Each of us has several values, and when one or more of them are not being satisfied, we are (sometimes unknowingly) unhappy. What it all boils down to is this: In the context of feeling fulfilled in our careers, are we working for spare change or are we making a true investment in our lives?
With the busy holiday season upon us, it is easy to get caught up in the long list of things that must be accomplished in order to make your celebration a success. Amidst the hustle-and-bustle of the season, it can be hard to step out of all that needs to be done and capture the magic of the season—to find a moment to truly connect and be present with friends and family. This ability to accomplish, to be competent, while balancing the desire to connect with others in meaningful ways repeats itself in the daily challenges of leaders. The reminder for us to balance both “getting it done” with “finding the magic” during the holiday season is something good leaders strive for every day of the year.
This article is an excerpt from Catalyst’s recent report, “The Day-To-Day Experiences of Workplace Inclusion and Exclusion,” which focuses, in part, on the effects of exclusion and, more importantly, what leaders can do and say to turn-the-tide. Catalyst is a non-profit organization and BlessingWhite partner, dedicated to creating workplaces where people representing every dimension of diversity can thrive.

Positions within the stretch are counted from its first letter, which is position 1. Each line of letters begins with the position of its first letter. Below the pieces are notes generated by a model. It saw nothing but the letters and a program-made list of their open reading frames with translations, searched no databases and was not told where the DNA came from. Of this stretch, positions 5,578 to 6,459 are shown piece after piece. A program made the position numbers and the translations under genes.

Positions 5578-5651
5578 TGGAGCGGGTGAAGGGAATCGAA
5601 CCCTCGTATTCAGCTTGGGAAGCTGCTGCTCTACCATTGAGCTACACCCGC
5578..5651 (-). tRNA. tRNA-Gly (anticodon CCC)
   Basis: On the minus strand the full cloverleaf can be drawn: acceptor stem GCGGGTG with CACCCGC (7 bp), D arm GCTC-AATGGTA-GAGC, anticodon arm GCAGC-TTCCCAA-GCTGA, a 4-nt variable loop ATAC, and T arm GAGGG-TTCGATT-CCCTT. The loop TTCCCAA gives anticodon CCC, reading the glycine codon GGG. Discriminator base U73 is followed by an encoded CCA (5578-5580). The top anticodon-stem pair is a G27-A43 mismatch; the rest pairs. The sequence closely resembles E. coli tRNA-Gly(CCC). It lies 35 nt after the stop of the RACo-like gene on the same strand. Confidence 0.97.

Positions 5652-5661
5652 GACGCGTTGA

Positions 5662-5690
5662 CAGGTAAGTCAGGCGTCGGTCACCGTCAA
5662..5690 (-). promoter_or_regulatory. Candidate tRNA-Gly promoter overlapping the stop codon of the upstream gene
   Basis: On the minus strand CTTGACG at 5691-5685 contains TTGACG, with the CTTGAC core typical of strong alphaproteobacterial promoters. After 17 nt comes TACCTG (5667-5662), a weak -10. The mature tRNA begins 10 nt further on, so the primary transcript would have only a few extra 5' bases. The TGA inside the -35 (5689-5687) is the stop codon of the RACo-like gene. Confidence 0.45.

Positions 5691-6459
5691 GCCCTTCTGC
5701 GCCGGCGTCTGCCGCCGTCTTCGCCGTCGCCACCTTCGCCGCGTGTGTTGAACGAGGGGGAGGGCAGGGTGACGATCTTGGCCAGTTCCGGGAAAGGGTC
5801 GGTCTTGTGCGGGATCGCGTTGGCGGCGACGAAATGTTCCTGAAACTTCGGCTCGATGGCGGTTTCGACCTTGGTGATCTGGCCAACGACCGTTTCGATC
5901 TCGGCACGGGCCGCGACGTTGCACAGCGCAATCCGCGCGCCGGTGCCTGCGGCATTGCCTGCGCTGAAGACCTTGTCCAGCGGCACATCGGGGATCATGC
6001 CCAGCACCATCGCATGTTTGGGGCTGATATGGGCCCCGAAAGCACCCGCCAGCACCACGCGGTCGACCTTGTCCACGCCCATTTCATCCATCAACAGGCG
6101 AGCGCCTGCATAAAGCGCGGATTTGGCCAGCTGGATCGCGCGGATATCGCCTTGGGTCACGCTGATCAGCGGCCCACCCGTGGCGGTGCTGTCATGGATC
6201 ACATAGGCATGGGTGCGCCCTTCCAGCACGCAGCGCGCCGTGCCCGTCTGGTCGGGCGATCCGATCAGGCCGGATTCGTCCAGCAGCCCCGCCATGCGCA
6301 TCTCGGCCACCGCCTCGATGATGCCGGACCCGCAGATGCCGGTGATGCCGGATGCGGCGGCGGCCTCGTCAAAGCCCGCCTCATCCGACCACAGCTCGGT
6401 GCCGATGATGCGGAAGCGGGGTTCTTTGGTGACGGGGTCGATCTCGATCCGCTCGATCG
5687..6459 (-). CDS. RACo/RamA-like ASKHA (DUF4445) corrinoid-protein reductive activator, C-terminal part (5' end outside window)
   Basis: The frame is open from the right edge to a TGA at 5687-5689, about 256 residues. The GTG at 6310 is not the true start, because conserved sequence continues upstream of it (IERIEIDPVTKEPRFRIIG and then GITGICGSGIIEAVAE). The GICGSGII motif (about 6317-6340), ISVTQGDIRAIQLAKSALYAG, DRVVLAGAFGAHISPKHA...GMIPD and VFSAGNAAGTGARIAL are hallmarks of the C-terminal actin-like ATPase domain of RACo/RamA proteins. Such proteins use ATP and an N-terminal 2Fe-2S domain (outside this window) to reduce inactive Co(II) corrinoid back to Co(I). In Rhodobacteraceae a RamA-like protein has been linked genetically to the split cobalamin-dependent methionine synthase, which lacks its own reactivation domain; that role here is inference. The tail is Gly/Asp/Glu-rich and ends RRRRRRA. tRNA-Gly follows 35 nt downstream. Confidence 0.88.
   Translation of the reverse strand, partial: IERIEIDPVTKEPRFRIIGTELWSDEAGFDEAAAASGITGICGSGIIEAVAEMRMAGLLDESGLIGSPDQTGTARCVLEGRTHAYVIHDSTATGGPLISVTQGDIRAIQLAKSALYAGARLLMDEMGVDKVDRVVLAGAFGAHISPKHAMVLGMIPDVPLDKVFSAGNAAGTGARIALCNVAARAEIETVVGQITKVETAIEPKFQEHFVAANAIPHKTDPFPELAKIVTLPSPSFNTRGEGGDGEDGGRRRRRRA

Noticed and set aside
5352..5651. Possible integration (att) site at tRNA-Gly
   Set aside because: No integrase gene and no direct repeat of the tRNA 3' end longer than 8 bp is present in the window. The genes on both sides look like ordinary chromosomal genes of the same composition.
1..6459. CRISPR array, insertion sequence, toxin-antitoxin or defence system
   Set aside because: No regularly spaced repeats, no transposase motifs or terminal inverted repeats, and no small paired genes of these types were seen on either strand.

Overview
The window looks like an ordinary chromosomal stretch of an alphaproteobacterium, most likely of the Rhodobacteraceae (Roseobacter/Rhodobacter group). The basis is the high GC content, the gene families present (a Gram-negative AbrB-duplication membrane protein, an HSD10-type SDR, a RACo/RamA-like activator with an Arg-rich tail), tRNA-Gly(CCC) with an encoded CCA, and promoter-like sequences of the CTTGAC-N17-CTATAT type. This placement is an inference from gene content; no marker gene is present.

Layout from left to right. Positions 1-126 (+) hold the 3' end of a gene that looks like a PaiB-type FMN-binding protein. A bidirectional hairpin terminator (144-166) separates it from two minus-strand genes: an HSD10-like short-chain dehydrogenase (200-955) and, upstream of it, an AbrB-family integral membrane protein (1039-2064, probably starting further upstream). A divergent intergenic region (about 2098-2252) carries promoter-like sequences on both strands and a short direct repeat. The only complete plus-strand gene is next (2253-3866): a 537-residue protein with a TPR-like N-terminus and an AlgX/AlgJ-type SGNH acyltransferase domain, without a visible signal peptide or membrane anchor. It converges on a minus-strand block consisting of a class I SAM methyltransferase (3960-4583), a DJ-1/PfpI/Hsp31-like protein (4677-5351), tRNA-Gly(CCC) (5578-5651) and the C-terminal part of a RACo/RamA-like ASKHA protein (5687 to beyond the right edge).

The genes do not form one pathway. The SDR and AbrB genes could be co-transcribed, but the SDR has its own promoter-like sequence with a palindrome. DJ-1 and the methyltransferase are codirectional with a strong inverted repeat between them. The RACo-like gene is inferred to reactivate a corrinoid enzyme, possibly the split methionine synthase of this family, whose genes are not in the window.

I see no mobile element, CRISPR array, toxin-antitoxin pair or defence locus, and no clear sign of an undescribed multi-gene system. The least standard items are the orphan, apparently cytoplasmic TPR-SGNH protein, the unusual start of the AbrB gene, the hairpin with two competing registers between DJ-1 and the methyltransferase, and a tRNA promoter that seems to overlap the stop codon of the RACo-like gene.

BlessingWhite is proud to spotlight the work done in partnership with two of our clients – work that resulted in two recent 2016 Brandon Hall awards. In innovative leadership development and advance in employee engagement.
If your organization is concerned about the Baby Boomer exodus, the Gen Z arrival and is still struggling to understand Gen Y, it’s time to get some clarity. To understand them, it’s crucial to know a few, often misunderstood things about how Millennials approach their jobs and their career.
Without a strong middle, organizations will fail. And yet, organizations often do not spend budget or energy on developing it. There seems to be an assumption that a leader who achieves that position already has what they need to succeed, when in fact that is most often just wishful thinking.
In a recent Google shareholders call, a small thing happened that has big implications. Google’s CFO, Ruth Porat, answered a question posed to her by a caller. In posing his question, the shareholder referred to Porat as “The Lady CFO” making a choice, consciously or unconsciously, to amend her title with a gender designation. Porat answered the question as articulately as any highly credentialed CFO of a Fortune 500 firm would do. And while perhaps there was nothing notable about her response otherwise, what happened in its aftermath is quite remarkable.